Magnets - C. Bathke reported working with L. Bromberg to define the minimum PF coil necessary that required the use of NbSn superconductor. The mass of the coils is the most important parameter. This trade study is continuing, but it is not likely to yield a case that will allow the use of NbTi. Waganer has reported in the recent meeting minutes that the outboard TF coil cross-section could be either the rectangular or the inverted trapezoid cold cross-section, but the group thought this was incorrect. L. Bromberg and others clarified that the TF current carrying cross-section was rectangular in both the inboard and outboard areas, while the extra material on the inboard area is now used for structure. On the outboard area, this extra material can be removed and replaced with other strengthening material outboard of the TF coils. The inverted trapezoid arrangements should not be used on the outboard leg.

Blanket and Shield - D-K Sze reiterated that the first wall and blanket would be designed for a 1.0 MW/m2 average heat load. Thanh Hua will finish the thermal-hydraulic analyses by the end of July 1996. There was a question of who would do the thermal-mechanical stress analysis (Blanchard, or...?) No resolution.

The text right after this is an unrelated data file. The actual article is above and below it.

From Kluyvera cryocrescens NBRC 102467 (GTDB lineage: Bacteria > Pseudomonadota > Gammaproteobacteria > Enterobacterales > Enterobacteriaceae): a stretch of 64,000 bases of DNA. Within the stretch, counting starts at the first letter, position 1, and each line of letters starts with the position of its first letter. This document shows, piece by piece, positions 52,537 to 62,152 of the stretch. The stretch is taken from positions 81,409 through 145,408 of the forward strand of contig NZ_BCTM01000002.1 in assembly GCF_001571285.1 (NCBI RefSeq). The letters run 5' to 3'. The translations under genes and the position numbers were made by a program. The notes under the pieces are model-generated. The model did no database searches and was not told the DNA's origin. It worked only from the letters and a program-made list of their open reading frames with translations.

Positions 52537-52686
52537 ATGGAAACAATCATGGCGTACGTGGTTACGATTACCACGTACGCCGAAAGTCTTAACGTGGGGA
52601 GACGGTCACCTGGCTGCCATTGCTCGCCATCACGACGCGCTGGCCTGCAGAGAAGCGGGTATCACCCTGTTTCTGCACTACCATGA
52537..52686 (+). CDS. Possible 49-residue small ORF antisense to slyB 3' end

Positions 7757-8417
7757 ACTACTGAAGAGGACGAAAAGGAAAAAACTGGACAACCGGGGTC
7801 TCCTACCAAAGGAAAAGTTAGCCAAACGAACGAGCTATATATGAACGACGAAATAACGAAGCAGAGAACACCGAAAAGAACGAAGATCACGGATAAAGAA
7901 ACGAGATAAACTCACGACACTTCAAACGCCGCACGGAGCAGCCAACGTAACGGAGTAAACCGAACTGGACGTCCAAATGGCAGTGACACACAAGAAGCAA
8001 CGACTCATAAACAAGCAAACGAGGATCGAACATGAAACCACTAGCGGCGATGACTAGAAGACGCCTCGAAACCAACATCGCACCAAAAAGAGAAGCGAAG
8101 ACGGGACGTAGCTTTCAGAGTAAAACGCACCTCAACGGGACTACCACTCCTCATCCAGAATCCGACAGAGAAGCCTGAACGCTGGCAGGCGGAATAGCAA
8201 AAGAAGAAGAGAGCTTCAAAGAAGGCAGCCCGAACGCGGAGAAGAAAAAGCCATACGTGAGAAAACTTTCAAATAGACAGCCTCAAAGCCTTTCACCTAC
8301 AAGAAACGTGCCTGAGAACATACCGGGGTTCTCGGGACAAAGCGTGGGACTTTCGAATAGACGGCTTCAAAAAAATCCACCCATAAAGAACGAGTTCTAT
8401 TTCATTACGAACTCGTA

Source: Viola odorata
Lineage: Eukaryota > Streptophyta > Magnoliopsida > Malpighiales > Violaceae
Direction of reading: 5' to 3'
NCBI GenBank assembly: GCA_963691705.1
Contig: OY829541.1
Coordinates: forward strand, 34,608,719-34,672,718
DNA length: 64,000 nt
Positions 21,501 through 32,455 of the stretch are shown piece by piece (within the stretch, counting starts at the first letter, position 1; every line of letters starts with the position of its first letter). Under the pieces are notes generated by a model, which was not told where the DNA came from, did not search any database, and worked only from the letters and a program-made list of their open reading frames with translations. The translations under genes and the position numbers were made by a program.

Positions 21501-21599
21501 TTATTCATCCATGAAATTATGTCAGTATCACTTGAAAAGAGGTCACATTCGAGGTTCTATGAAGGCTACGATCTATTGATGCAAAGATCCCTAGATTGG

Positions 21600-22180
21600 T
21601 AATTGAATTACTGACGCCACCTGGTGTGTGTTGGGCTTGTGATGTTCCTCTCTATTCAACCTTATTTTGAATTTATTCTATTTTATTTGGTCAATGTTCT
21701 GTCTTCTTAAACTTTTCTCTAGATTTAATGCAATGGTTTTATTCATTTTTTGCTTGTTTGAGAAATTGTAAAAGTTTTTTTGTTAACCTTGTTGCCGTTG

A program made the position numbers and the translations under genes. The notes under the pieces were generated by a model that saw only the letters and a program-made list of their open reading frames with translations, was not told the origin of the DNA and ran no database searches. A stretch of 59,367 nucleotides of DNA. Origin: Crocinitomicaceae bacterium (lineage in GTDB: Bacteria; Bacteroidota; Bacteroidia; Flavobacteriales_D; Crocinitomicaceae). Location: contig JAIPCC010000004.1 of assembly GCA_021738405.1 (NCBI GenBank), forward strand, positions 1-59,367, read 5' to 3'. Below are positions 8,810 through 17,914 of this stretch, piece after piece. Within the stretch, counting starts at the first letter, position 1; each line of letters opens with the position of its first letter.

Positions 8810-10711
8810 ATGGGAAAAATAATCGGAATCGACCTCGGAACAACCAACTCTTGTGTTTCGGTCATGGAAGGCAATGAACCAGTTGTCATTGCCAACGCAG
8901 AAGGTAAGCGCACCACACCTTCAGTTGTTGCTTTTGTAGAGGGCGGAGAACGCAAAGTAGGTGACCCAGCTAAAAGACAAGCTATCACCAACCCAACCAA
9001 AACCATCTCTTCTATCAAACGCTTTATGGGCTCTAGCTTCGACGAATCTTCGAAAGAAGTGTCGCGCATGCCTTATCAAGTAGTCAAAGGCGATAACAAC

E. Mogahed said he would rerun the LOCA analysis without any conduction terms between the blanket and shield elements. Emissivity values would be raised to 0.8 on all surfaces to help radiation heat transfer (~ 45 degC improvement, but not enough by itself). It was suggested he modify his afterheat input to reflect the increased use of vanadium. There was also a lot of discussion about the use of passive convection loops. A common design and fault condition are needed. (Action? Who?) Mogahed said he would have results using the prior assumptions (from the meeting) available by 12 July. Results from the new inputs are TBD.

Design Integration and Configuration Development - A conference call is planned during the week of 15 July to help define the baseline configuration to be used by the Engineering Group. Focus areas will be the vacuum door design and placement, TF coil configuration and clearance, vacuum duct routing, piping and manifolding, and maintenance provisions.